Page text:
In the Assisi Institute's Dream Pattern Analysis class with Dr. Conforti, students are trained to look at images objectively and to discern their most dominant message. We are taught that there are two crucial elements to translating an image objectively and not to get hooked by our associations which can be the expressions of our complexes. The first element is to understand that Psyche provides the image with a high degree of specificity. When we dream of a snake, it is important to note whether it's a garter snake or a boa constrictor because they are very different from one another.
The second element is to look at the way the image functions in Nature. What is the innate, normal, and natural development in each image? Does the image conform with Nature or does it go against Nature? I was really taken by these two elements when a friend provided me with an image from a dream and gave me permission to use it publicly. The fragment that remained from the dream was the image of a hummingbird held in the hand. The dreamer could clearly see the hummingbird's breast in the palm of the hand and it seemed to still be alive.
Now, it could be easy to say things like how wonderful it was that the bird allowed itself to be held so intimately, that there is such a natural connection between the dreamer and this beautiful bird. And that may be so.
However, my training is to look at the image from the point of view of what would happen in the natural world. It is a great temptation to pick up a wounded or sick bird and bring it inside and care for it. The danger to the bird is that human contact makes it likely that it will not be accepted back into the flock. Some birds actually nest on the ground and picking them up takes them from their habitat. Either way, it also points to the human inability to accept that some things don't make it, some birds die, some birds are protecting their young, and human interference is about human needs and not the needs of the bird.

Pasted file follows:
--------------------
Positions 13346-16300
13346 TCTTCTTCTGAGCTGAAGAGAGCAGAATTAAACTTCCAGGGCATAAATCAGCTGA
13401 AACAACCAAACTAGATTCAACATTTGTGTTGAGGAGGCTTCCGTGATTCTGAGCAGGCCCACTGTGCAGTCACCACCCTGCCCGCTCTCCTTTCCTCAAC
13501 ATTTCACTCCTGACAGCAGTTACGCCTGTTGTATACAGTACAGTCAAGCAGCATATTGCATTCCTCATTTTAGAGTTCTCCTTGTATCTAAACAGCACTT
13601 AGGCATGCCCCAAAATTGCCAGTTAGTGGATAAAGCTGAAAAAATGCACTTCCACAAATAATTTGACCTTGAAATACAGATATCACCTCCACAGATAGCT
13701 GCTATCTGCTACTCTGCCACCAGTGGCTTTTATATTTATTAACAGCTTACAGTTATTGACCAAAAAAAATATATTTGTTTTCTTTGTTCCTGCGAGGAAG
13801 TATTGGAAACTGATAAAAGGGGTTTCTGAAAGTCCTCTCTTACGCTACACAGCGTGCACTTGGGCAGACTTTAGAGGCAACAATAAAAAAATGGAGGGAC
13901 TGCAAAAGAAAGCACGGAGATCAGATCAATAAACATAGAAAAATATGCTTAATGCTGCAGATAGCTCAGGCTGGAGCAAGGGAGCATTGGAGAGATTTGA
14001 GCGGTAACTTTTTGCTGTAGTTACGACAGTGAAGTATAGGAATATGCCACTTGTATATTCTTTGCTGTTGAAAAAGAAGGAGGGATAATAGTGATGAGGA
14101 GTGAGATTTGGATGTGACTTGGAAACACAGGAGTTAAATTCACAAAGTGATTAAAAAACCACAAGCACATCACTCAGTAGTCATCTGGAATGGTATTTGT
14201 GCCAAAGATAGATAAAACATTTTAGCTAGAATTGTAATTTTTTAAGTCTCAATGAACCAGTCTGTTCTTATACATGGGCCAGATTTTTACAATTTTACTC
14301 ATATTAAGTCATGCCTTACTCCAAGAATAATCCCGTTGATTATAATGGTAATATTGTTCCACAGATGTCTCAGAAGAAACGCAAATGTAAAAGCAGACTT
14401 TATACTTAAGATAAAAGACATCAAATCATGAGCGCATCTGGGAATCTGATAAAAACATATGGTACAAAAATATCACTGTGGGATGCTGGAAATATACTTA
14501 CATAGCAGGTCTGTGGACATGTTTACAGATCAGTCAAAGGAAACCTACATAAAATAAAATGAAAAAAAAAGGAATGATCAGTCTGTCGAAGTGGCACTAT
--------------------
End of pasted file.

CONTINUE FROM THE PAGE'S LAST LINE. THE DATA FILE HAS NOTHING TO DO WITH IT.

The next thing to look at is what are the main characteristics of a hummingbird. It is a solitary bird that is designed to pollinate nectar-producing flowers, it has the fastest heartbeat of all birds (and maybe all animals?) and its wings beat so fast, it seems as though they are staying still. They are a highly specialized bird, its beak perfect for inserting into the flower for the nectar. In mating, the male only fertilizes the egg and leaves the female and the young because to stay would put them in competition with one another for the nectar. Hummingbirds can navigate in all directions, including backwards. This is some kind of fantastic avian!
But this one is lying breast up in a human hand. It is completely exposed and seems to be dying. Something had to happen to make it still long enough to be picked up, after all! On further research, I found the most amazing fact: when the nectar supply is too low or the temperature is too low, the hummingbird goes into torpor! It just stops. And when I read this, I understood that the most basic of needs for life support were not being met. This bird was telling the dreamer something important.
We know some things about birds in dreams; they are the messengers of the Spirit, they can traverse heaven and earth, they are the mediators of two realms. We also know that animals in dreams represent the instinctual life. What I got from this amplification is that the dreamer has to pay attention to feeding instinctual basic needs. To ignore them puts the dreamer into a torpor that could mean death of something vital, necessary and unique for both the self and the world. If the bird can no longer fly or feed, flowers do not get pollinated, the dreamer's destiny cannot be fulfilled.